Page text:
The last one is decline which means the product is going to end and be discontinued. The sales of product will decrease until it is no longer in demand as it has become saturated, all the customers who want to buy this product has already got that. Then the company or brand will cut down the old products and pays attention to designing and developing the new products to gain back the customer base, stay in the markets and make profits.

In conclusion, although the differences will be happened if the product life cycle theory is applied to different types of products, it is important to the marketers. Product life cycle can show the strengths and weakness of a product so that the marketers can make a product successful and avoid loss through analyzing them. A good-managed product life cycle can also help a company or brand maximize the profit and stay in the markets for a long time. On the other hand, although the product life cycle theory seems that it just about products and marketers, it has the communications between marketers and customers. The interests, needs and feedback from the customers are necessary to the product life cycle. Because only the consumers have demand and they are interested in the new products, the products can start their introduction, and marketers need to collect and analyze the feedback and then adjust and improve their products to meet consumers’ needs in order to increase the sales and profits in the growth and maturity stages.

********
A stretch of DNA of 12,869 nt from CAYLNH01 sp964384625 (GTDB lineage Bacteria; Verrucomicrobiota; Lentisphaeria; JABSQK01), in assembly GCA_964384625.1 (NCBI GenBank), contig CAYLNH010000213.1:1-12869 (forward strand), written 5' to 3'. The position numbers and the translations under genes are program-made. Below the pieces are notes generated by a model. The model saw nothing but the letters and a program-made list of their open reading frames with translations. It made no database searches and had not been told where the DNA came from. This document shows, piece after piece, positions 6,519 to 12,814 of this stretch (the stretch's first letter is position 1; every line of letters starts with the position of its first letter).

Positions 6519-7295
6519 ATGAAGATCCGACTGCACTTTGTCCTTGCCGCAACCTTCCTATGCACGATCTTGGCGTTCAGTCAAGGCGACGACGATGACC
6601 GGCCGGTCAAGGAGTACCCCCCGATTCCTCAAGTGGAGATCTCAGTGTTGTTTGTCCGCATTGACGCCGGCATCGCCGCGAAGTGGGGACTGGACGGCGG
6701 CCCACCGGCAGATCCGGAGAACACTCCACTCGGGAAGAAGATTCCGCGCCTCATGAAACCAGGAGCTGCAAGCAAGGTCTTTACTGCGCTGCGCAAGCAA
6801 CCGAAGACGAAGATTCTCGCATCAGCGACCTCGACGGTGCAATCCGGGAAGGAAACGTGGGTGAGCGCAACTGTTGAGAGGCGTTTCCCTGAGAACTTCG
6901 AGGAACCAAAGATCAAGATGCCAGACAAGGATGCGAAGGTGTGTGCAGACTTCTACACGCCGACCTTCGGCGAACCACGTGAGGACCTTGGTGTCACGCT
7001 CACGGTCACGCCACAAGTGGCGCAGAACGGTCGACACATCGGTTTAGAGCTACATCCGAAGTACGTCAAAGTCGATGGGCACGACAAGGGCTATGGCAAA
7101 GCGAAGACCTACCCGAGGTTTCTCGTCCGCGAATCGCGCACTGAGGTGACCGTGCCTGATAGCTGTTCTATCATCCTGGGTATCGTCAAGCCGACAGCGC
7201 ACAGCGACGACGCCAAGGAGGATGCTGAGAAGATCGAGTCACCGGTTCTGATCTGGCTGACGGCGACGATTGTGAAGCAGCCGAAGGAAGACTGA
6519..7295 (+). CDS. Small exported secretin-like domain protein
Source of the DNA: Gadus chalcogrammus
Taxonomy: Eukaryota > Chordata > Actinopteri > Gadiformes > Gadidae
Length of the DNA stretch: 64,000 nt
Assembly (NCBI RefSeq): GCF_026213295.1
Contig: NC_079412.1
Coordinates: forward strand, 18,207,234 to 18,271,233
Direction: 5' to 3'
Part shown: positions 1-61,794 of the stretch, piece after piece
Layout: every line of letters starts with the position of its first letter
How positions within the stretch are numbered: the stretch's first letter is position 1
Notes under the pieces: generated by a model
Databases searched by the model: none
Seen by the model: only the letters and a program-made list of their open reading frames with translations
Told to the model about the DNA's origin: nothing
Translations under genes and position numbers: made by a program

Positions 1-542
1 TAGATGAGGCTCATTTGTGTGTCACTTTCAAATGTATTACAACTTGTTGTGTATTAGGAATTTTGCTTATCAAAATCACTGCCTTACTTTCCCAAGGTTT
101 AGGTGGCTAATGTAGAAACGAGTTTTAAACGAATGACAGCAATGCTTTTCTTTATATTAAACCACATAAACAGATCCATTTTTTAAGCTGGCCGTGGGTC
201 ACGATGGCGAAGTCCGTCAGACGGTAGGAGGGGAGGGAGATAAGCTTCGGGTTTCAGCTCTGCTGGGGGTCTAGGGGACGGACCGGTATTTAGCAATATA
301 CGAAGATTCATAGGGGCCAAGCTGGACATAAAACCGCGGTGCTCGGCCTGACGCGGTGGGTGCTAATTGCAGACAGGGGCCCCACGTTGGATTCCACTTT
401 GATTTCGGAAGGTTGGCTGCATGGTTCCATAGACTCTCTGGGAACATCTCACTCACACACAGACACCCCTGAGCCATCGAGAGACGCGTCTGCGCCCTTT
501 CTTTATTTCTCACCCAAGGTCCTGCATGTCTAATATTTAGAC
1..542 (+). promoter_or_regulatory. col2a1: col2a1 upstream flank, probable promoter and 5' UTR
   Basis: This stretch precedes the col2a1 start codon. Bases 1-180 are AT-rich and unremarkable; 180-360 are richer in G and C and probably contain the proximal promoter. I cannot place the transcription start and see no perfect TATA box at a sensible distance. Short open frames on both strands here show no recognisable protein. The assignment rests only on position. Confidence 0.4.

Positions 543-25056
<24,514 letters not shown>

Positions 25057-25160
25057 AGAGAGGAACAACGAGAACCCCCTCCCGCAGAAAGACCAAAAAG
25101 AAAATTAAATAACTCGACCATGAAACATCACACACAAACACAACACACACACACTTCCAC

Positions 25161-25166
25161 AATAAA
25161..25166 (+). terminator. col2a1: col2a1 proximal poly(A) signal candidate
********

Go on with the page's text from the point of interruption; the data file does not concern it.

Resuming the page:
1. Hague,Paul N.,2002
  2. (Gordon,Wendy,1943)
  3. (Hague,Paul N.,2002)
  4. (Gordon,Wendy,1943)
  5. Lambin, Jean-Jacques; Schuiling, Isabelle (2012). Market-Driven Management. doi:10.1007/978-0-230-36312-0. ISBN 978-0-230-27602-4.
  6. "Product Life Cycle - Encyclopedia - Business Terms". 2005-11-01. Retrieved 2018-12-26.
  7. Marketing Science, 2004


  • Hague,Paul N.(2002) Market research : a guide to planning, methodology and evaluation.London, England: Kogan Page
  • Gordon,Wendy.(1943) Qualitative market research : a practitioner's and buyer's guide. Aldershot, Brookfield, USA : Gower
  • Mike Allen, Scott Titsworth, Stephen K. Hunt.(1959) Quantitative research in communication.Los Angeles, USA : SAGE
  • Philip Hans Franses and Richard Paap.(1963) Quantitative models in marketing research.Cambridge, UK ; New York : Cambridge University Press
  • Lambin, J.-J., Chumpitaz, R., & Schuiling, I. (2007). Market – Driven Management, 2nd ed., London,England: Palgrave Macmillan.
  • Product Life Cycle (n.d) Retrieved March 28, 2016 from
  • Marketing Science. (2004).Growing, Growing, Gone: Cascades, Diffusion, and Turning Points in the Product Life Cycle.Retrieved from:
This article is issued from Wikipedia. The text is licensed under Creative Commons - Attribution - Sharealike. Additional terms may apply for the media files.